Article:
Nonna worked the same job, at the same corporation for her entire career and "retired" at 64. My nonna, the social butterfly, who never met a Friday or Saturday night where she wanted to stay home, lasted exactly three months before she found a part time job. It's not a difficult one and at first glance, it's not something she is particularly passionate about. She works the front desk of a local park district.
We – the family – shouldn't have been surprised. After all, when Nonno died, the man she dated since she was 12 and married at 19, she did not don all black to mourn him. She grieved but she also picked up a second job at night at a department store to keep herself "busy," as she would say.
Still, Nonna managed to surprise us all again at the beginning of the year, when she returned to that part time desk job after an incredibly taxing spinal surgery. It required weeks in the hospital and months of intensive physical therapy. That return has prompted me to realize her approach to work is one worth noting and learning from, even as a millennial.
You don't have to love what you do
She isn't a rocket scientist and she would be the first to say her job is easy, as she runs the front desk and checks people in. On the surface, it's not her deepest passion. But that's not what it's about. There are other reasons to work. For Nonna, it keeps her social and plugged in with people of all ages (she loves Beyoncé, Pitbull, Adele, and Bruno Mars). It keeps her active, which is important to her. It gets her out of the house (the woman is incapable of sitting still except for while watching Dancing with the Stars).
Your job doesn't need to be your calling (although it's great if it can be). Instead, use your job so that it works for you, so that it ticks values or activities off your list of priorities, and still gets you paid. Like most millennials, I want my work to mean something. I can easily argue that my nonna's work does mean something. It has kept her body healthy and active while keeping her mind sharp and because of that, she remains the person who holds our family together.
You do need to find parts of your job to love
For Nonna, it's working with the college kids in the summertime (they think she is a riot) or meeting the various people who come into the park district. She can socialize with anyone about anything so she is in her element as she checks people in and is always gathering information. I can count on her – and her job – to help tell me when there is a sale at Nordstrom's and for new restaurant recommendations. Her fashion game is also on point because she is constantly meeting new people wearing the latest trends (unlike a lot of other grandkids of the world, I love receiving clothes as gifts from Nonna).
Nothing is all good or all bad. If you are struggling to love or even like your job, can you find some part that makes you smile?
Your office mates are just as important as your job, if not more so
Nonna has said again and again that she doesn't know why the park district keeps her (it's now been 16 years since she started!). But I know why they do – and so does anyone who knows her. She is always the life of the party, the morale boost they all need at that desk. Her intention to learn new things, from her iPhone to Facebook, is infectious when it comes to the spirit of learning. She relishes absorbing life from her younger coworkers (like, what does YOLO mean?) and it shows. She takes an interest in her coworkers' lives, too. In fact, she was even a bridesmaid in a wedding for a coworker nearly 50 years her junior.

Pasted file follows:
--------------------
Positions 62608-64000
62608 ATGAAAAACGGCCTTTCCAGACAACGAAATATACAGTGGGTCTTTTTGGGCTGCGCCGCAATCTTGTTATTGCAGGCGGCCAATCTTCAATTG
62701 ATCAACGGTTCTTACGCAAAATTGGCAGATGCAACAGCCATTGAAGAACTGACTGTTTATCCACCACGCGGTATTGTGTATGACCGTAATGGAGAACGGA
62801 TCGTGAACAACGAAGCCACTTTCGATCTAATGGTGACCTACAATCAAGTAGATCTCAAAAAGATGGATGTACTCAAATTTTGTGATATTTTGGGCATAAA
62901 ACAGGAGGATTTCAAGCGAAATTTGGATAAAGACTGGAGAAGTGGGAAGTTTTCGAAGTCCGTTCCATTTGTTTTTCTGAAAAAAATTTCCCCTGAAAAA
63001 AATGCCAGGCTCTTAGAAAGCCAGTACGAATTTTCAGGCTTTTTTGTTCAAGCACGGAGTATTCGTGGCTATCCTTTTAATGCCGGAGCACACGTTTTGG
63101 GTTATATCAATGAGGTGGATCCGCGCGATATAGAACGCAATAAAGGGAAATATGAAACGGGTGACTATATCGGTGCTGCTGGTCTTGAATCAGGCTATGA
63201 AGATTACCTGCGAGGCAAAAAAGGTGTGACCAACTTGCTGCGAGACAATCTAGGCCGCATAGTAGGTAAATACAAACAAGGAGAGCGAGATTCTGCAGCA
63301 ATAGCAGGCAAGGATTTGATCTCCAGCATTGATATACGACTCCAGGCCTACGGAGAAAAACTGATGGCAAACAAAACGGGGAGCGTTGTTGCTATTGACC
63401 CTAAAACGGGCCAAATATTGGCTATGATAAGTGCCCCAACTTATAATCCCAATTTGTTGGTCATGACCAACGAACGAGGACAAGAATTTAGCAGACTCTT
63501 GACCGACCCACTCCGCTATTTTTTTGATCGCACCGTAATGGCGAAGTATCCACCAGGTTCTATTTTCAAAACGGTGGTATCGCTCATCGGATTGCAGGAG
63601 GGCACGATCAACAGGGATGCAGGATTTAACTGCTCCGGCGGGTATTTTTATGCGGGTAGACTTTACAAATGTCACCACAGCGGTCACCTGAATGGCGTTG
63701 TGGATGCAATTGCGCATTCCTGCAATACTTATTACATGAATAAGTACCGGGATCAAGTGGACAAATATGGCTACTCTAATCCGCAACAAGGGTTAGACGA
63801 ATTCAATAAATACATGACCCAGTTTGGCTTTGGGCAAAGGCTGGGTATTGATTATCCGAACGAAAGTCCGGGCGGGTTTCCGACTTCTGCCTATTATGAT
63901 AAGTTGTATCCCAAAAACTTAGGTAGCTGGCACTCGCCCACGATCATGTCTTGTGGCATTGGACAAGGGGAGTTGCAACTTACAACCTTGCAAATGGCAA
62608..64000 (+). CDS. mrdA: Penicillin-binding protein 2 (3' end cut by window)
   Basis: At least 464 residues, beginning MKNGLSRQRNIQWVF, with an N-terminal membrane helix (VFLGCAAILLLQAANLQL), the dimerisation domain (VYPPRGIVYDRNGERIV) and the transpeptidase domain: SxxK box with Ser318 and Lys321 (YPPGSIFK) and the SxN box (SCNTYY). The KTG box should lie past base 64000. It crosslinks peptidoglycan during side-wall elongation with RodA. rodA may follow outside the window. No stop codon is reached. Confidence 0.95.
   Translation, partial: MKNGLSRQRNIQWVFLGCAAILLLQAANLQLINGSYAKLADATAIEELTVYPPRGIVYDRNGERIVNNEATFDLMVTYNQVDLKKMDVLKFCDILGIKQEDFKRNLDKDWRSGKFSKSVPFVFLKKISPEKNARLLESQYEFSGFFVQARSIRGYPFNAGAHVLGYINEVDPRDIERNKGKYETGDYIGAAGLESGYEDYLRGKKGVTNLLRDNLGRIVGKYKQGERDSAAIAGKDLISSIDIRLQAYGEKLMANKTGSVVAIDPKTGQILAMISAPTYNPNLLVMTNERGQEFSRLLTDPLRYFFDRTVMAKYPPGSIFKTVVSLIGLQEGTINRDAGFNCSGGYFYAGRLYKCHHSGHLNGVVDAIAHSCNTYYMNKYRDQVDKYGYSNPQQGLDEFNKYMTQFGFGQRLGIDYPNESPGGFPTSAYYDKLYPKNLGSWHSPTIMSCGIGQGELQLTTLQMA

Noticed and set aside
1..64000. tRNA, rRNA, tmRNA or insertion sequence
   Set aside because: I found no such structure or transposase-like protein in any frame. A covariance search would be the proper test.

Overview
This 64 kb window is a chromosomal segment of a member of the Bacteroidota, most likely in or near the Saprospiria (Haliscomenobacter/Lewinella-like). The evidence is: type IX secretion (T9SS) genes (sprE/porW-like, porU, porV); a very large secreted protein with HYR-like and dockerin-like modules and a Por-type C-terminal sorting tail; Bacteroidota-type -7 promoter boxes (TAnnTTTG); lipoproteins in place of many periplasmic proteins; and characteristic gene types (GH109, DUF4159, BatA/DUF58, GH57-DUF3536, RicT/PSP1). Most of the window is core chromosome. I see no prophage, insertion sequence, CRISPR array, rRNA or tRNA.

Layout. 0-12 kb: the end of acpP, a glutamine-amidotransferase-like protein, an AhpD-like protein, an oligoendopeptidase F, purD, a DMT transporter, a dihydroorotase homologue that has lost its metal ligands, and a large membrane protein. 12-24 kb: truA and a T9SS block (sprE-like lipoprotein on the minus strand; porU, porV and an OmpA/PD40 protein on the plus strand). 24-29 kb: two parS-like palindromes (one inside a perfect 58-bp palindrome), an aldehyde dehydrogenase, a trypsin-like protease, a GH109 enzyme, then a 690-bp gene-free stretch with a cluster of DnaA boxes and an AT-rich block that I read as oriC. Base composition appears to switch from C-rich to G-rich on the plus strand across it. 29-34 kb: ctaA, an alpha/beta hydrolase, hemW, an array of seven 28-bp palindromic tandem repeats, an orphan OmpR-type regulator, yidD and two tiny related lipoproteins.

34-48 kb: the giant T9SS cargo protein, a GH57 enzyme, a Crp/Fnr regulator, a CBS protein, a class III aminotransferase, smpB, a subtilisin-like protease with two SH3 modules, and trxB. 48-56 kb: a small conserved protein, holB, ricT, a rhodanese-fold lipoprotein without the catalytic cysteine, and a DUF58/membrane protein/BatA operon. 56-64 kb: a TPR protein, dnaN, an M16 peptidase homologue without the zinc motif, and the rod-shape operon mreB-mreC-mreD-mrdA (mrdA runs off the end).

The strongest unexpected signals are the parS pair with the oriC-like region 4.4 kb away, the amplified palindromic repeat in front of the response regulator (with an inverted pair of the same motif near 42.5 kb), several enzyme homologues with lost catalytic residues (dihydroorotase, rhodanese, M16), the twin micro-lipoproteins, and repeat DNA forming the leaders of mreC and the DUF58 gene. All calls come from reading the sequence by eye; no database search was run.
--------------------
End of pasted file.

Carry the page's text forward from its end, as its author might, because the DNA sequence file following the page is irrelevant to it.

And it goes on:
This kind of attitude is noted by bosses and definitely by peers in your working environment. And it matters! Not just in terms of the job, but the relationships that begin, flourish, and enrich your life.
Work isn't the most important part of your life, but it is a part of it
Every year, she asks the family if we think she should keep working. For the first several years, I always said, "No! Quit." I thought that meant we would see her more or that maybe she could actually enjoy retirement. But over the years, and as I have gotten older, I have done a complete 180. What I failed to understand before is that she is enjoying retirement and this job keeps her in fighting shape to spend as much time with us as possible.
Is it harder the older she gets? Yes. But I also know Nonna and know that she would be miserable without somewhere to go a few days a week. She would miss the kids she works with and the characters she checks in.
From her, I've learned not to make work my life but also that work can be the thing that keeps you grounded. She is more present in our lives because of the work she does.
Your wellbeing is directly tied to your outlook on work
If you saw my nonna, you would never guess her age. In fact, she isn't pleased I'm sharing it (but she is allowing it). She doesn't just look young; she is young at heart (remember: YOLO). And I'm convinced that it is because she keeps a schedule and gets out of the house. The job isn't hard but that isn't the point. She's surrounded by young people and because of that, she is stronger and healthier than most of her peers.
She has modeled the fact that attitude is everything and can affect every facet of life. One's attitude towards work is no different.
After Nonna learned what YOLO meant from some beefy body builder in his twenties, she grinned and nodded. "I like that," she told him without shame. And why should she be ashamed? She looks damn good.